Count ’em: After upzoning, developer proposes eleven new buildings for downtown Portland

Development News Skyscrapers West
The Ankeny Block future development possibilities (Downtown Development Group)

The Ankeny Block future development possibilities (Downtown Development Group)

The City of Roses may get a flurry of major developments downtown. The plan: Portland’s Downtown Development Group, headed by the Goodman family, has proposed eleven buildings representing a $1.5 billion investment in the city.

Future possibilities of SW Stark Street (Downtown Development Group)

Future possibilities of SW Stark Street (Downtown Development Group)

The Goodmans’ vision, dubbed the Ankeny Blocks, would develop a series of parking lots topped by mixed-use buildings interspersed in a historic downtown neighborhood and near beloved landmarks like the Portland Saturday Market, reported The Oregonian this past Saturday.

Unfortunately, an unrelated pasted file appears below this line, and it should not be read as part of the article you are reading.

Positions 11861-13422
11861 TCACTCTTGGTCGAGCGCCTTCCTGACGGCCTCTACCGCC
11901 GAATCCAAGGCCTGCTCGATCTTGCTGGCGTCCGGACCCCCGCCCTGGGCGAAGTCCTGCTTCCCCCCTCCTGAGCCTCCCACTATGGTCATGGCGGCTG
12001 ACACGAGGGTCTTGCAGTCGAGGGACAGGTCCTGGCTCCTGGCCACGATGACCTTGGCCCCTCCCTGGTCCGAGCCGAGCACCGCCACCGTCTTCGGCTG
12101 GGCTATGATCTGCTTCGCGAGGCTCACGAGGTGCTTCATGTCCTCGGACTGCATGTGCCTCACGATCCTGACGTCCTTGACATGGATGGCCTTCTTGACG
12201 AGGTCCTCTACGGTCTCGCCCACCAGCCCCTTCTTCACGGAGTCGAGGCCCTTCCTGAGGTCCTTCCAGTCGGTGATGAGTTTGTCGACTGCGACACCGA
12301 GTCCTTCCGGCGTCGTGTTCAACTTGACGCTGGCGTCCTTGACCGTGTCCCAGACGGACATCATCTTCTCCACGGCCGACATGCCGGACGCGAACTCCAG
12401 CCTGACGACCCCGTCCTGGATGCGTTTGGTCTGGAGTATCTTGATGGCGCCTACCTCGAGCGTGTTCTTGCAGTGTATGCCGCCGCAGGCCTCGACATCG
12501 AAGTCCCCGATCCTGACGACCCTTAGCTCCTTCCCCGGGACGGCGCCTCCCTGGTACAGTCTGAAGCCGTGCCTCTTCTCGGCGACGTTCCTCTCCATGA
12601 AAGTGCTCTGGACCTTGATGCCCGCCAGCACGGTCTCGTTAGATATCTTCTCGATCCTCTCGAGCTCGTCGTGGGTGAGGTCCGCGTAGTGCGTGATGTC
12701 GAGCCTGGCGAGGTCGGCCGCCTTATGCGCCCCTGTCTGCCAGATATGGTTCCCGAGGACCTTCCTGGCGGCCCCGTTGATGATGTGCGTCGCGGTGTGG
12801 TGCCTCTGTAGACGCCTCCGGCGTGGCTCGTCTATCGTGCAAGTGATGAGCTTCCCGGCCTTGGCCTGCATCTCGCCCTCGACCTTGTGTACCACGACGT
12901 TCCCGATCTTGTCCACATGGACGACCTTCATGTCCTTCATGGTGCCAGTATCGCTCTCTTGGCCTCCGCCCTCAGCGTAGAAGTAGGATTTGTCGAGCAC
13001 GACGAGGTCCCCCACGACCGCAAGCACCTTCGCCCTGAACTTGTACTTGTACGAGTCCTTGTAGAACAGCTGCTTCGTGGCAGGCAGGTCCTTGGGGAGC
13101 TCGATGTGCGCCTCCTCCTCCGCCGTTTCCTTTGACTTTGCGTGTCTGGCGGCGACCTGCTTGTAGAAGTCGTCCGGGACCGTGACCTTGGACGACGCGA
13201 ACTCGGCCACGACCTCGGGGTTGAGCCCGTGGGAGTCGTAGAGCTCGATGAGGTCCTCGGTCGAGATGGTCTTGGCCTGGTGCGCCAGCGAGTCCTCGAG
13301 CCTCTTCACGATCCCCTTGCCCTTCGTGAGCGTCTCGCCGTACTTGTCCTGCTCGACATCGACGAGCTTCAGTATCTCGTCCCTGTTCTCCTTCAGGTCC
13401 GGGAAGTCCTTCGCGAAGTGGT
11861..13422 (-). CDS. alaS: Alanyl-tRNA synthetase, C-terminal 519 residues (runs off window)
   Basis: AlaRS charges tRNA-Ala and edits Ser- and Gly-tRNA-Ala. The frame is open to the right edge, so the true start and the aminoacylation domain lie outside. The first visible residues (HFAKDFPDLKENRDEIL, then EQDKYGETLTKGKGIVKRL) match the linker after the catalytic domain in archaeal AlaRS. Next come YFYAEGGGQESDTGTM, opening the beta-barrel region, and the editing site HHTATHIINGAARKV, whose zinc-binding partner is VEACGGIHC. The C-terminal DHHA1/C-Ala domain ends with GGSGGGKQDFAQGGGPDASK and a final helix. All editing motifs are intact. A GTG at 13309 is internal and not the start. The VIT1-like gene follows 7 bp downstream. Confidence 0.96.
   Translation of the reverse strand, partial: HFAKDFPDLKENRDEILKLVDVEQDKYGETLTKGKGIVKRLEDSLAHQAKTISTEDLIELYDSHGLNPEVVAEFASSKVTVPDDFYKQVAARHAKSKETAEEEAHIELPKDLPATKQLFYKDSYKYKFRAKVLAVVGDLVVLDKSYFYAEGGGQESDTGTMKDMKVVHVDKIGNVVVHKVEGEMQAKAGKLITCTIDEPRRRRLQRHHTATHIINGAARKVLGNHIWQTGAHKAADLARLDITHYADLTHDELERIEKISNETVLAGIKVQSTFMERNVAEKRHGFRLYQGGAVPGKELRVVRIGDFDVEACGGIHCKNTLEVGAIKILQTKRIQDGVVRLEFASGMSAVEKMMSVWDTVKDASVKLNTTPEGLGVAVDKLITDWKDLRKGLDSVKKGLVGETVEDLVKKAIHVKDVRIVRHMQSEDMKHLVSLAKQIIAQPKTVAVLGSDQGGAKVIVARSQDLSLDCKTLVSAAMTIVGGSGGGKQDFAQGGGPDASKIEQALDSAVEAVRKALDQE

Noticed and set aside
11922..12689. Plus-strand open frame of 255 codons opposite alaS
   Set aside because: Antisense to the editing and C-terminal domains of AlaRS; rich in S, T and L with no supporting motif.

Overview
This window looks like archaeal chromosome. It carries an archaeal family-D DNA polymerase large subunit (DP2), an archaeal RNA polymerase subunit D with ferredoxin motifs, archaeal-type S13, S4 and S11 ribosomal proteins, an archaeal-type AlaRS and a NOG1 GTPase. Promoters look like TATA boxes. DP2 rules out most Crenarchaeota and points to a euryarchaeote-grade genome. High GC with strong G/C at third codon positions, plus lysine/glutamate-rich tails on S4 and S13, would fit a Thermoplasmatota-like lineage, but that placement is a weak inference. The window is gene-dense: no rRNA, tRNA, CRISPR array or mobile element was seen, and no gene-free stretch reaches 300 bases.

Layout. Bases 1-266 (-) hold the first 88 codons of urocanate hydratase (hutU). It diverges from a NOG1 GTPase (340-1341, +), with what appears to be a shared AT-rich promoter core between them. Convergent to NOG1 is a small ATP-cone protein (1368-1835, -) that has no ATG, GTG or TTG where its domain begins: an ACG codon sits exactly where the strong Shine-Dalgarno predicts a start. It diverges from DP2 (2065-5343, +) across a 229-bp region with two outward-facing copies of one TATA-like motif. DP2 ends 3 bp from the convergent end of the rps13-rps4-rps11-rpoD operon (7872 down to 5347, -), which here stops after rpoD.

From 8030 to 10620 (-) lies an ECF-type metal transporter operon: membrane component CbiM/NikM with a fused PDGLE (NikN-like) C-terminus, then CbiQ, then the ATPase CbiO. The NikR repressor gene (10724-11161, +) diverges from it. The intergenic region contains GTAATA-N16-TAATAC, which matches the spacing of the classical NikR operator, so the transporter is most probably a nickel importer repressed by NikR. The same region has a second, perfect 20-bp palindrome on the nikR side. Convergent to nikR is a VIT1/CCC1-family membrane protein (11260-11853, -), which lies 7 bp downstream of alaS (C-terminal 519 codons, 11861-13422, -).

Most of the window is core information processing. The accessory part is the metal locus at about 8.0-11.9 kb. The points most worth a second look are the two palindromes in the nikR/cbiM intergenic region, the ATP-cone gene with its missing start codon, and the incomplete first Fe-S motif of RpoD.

The five tallest buildings in the Ankeny plan—Blocks 5, 17, 18, and 19—top out at 460 feet. The blocks could play host to a variety of building types: offices, residences, retail, and restaurants. There is no word on tenants yet, but some are hoping tech giants like Google and Amazon could finally open big offices in downtown Portland.

While the Ankeny plan is getting generally positive press, there is some controversy. One of the planned apartment buildings may replace the oldest food cart pod in Portland.

Future possibilities of SW 1st and Oak (Downtown Development Group)

Future possibilities of SW 1st and Oak (Downtown Development Group)

The Goodmans’ plan comes at a time when expected new zoning regulations will change the look and feel of the city. In March 2015, the Portland City Council approved the West Quadrant Plan, a 20-year comprehensive upzoning plan to increase downtown density through development (and help spruce up the city skyline).

There are more building details with interactive graphics on the developer’s website, with FARs, building heights, zoning, and land square footage for each of the proposed blocks.

Related Stories